Outsmarting Your Doctor

IN JUST THE PAST few years, there have emerged credible if still-in-the-works A.I.-powered technologies that can read radiology scans (like Imagen), identify tumors and track the spread of cancer (Arterys), detect eye conditions using retinal imaging (Google’s DeepMind), flag dangerously abnormal potassium levels via a “bloodless blood test” (Mayo Clinic Ventures and AliveCor), and otherwise assist with the tricky business of diagnosing, or even predicting, disease. Historically, diagnostic error rates have been put at 5% to 20%, though the rate is higher for some conditions, while the health care system is strained by doctor shortage and burnout—some things A.I. may be able to treat. —Erika Fry


Reinventing Drug R&D

THE MEDICINE BUSINESS IS FILLED WITH TWISTS OF FATE. A drug may appear safe for humans in early studies with small groups of patients only to crash and burn in spectacularly expensive fashion in a large-scale clinical trial. In fact, return on investment for the largest biopharmaceutical companies in the U.S. fell to a dismal 3.2% in 2017, according to Deloitte. Which is why American companies like BERG and Roivant Sciences and U.K.-based Exscientia want to harness the power of A.I. to better deploy resources. BERG has partnered with major drugmakers like AstraZeneca and Sanofi Pasteur to use clinical data fed through an algorithm to identify promising biological targets for drugs and molecules that may be able to treat diseases like Parkinson’s. Sanofi is also analyzing huge amounts of data to gain a deeper understanding of why certain flu vaccines are effective for some people but not for others (a critical public health question considering last year’s devastating flu season). A.I. as a central medicine-making tool is still in its early stages. But the promise is clear: Being able to funnel pharma R&D efforts to the most promising targets can avoid a huge waste of time and money and, hopefully one day, lead to a more streamlined drug development process that benefits companies and patients alike. —Sy Mukherjee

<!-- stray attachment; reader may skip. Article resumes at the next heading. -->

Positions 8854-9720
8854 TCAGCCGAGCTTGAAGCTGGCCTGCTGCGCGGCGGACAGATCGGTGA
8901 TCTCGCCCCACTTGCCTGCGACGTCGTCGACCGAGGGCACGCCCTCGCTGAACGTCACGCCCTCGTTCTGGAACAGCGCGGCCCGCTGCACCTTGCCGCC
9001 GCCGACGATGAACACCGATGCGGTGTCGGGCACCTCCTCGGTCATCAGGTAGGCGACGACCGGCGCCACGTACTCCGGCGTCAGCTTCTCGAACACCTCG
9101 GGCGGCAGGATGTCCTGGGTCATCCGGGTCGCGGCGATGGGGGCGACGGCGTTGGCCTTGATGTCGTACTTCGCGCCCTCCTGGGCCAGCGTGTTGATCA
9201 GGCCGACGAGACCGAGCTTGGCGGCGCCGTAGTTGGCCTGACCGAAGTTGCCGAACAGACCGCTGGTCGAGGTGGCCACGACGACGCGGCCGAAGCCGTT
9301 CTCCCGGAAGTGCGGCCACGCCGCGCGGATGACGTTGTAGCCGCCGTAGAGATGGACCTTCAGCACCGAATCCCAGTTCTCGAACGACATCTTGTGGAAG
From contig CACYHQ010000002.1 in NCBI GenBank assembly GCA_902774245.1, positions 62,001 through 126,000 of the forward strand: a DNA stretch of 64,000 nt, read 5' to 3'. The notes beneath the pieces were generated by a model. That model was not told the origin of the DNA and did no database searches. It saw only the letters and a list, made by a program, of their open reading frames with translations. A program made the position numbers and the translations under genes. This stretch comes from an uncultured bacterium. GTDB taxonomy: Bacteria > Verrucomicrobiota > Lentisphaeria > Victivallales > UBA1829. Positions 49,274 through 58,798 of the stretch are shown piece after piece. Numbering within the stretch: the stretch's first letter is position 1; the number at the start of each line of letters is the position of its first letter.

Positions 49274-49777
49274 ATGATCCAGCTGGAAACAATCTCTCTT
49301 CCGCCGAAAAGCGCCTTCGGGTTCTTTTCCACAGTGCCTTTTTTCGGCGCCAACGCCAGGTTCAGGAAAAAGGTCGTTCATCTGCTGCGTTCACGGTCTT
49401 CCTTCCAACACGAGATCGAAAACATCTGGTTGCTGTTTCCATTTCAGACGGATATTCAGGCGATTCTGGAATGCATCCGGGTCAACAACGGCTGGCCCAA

Reversing Disease

AMERICA’S HEALTH care system has been criticized for favoring triage over cheaper, proactive approaches—and businesses pay the price in lost productivity and skyrocketing health care costs. Virta Health CEO Sami Inkinen is taking a different tack, using A.I. to prevent patients at risk for diabetes from developing the full-blown disease and, in early trials, even reversing Type 2 diabetes through its purely digital platform. Virta aims to shift customers’ lifestyles by connecting them with coaches who give them personalized recommendations on diet and other factors. It also provides digitally connected tools to measure blood sugar, ketones, blood pressure, and weight. Using a patient’s anticipated blood sugar and weight improvement, clinicians can prioritize patients in their hourly workflow. Virta is not alone: IBM’s Watson Health unit and medtech giant Medtronic are collaborating on an app called Sugar.IQ that offers similar tools. —Sy Mukherjee